For the best opportunities, look outside the U.S. and China, says Ruchir Sharma, the chairman of Rockefeller International, in an interview with Barron’s. Sharma will soon be launching a new investment firm in partnership with Rockefeller called Breakout Capital, which will focus on emerging markets and global asset allocation.
When asked how the Ukraine war will affect the markets, Sharma said he was not worried as many others are that China will join with Russia, pointing to China’s deep entrenchment in the Western financial machine. He’s also unsure whether current leader Xi Jinping could get a third term, given how unprecedented that would be in Chinese history, but said he was more focused on China’s economy, which could weaken further under the weight of its debt. In fact, China is the emerging market that Sharma is least excited about, telling Barron’s that as the country’s population shrinks, so will its potential for growth.
Sharma believes we will soon see a slowdown in globalization, as countries begin to keep their data to themselves, but that more bilateral and regional agreements could take place, such as in India, where the UAE has become an important trading partner. The Ukraine war marked a significant change in the global economy, Sharma says; even if we don’t see it yet in margins and earnings, we will eventually. But with global profit margins under this kind of pressure, Sharma told Barron’s that “the silver lining [is that] inequality maybe starts to [improve]” as labor gains more power in the next 5 to 10 years.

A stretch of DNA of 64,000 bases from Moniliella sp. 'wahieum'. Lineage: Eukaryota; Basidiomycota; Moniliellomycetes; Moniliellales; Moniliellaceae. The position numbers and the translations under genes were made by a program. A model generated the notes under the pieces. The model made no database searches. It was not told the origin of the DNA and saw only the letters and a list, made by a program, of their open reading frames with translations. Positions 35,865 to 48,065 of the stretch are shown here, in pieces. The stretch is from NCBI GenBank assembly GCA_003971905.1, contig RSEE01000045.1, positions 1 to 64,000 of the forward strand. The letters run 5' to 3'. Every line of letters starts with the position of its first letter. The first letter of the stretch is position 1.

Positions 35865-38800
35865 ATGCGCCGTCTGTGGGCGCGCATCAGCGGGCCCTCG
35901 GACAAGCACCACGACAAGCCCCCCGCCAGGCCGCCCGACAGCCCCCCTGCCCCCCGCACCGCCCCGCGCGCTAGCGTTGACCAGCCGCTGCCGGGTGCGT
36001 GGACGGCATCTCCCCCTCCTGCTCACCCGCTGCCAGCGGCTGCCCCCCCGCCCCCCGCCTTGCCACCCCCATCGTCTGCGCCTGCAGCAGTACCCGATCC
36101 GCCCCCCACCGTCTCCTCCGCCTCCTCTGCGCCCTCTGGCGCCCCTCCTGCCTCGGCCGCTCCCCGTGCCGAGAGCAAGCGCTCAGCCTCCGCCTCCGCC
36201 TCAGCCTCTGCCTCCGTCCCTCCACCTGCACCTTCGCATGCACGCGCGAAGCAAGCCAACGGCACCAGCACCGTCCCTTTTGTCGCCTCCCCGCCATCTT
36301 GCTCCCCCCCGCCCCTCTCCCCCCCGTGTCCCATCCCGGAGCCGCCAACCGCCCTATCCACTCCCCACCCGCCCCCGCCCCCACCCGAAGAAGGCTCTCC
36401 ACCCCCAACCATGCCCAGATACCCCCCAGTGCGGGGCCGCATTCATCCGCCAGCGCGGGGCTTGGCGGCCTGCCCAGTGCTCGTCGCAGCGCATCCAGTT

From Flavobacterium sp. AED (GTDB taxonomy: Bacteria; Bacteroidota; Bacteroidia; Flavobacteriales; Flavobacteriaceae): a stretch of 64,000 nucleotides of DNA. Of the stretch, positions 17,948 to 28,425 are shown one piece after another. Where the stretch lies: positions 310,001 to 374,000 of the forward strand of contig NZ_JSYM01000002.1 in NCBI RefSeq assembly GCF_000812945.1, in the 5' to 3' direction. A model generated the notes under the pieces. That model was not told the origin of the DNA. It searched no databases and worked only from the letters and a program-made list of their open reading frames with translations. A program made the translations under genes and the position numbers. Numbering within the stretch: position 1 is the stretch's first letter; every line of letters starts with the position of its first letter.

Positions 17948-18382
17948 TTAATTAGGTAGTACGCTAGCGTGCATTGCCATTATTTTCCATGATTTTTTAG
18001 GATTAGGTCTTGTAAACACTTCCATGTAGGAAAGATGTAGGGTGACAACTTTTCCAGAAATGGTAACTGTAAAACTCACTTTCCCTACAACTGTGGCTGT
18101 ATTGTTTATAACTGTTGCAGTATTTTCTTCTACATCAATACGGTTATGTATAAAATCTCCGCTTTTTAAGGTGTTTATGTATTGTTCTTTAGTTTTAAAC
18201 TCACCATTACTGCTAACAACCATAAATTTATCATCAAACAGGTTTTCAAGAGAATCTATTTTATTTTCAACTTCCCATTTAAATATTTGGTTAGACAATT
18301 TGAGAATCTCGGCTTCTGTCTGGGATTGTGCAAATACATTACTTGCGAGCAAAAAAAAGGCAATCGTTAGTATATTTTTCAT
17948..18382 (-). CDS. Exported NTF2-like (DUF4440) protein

In stocks, Sharma posited that some global luxury stocks might be close to their peak while mass-consumer companies in the mid- to low-end range could do very well as that group gains bargaining and wage power. While he doesn’t think China is completely out of the game at the moment, he told Barron’s that investors have too much allocation to both China and the U.S., and highlighted the statistics: “The U.S. is 62% of the global market cap, and the economy is just 26% of the global economy. Emerging markets’ market cap is 11%, while its economic size is about 35%.”
The emerging markets that Sharma likes best at the moment are India and Indonesia, where he highlighted Astra International and Bank Central Asia. He also mentioned Brazil and its companies Petrobras and Vale, as well as Latin America, which is doing better as commodities prices rise. Indeed, Sharma said, diversifying away from China into some of these markets will strengthen them. And given the massive discounts that many quality companies in emerging markets offer compared to developed markets, there is an abundance of opportunity “outside of big-cap tech,” Sharma says.
Lastly, when asked about the U.S. dollar, Sharma said it “is looking stretched” given that the amount of foreign debt in the U.S. is about $16 trillion, or around 70% of the GDP, and that a reserve currency usually lasts about 100 years, which is how long the dollar has been a reserve currency. While there currently isn’t an alternative to the dollar, Sharma told Barron’s that “stuff is beginning to happen.”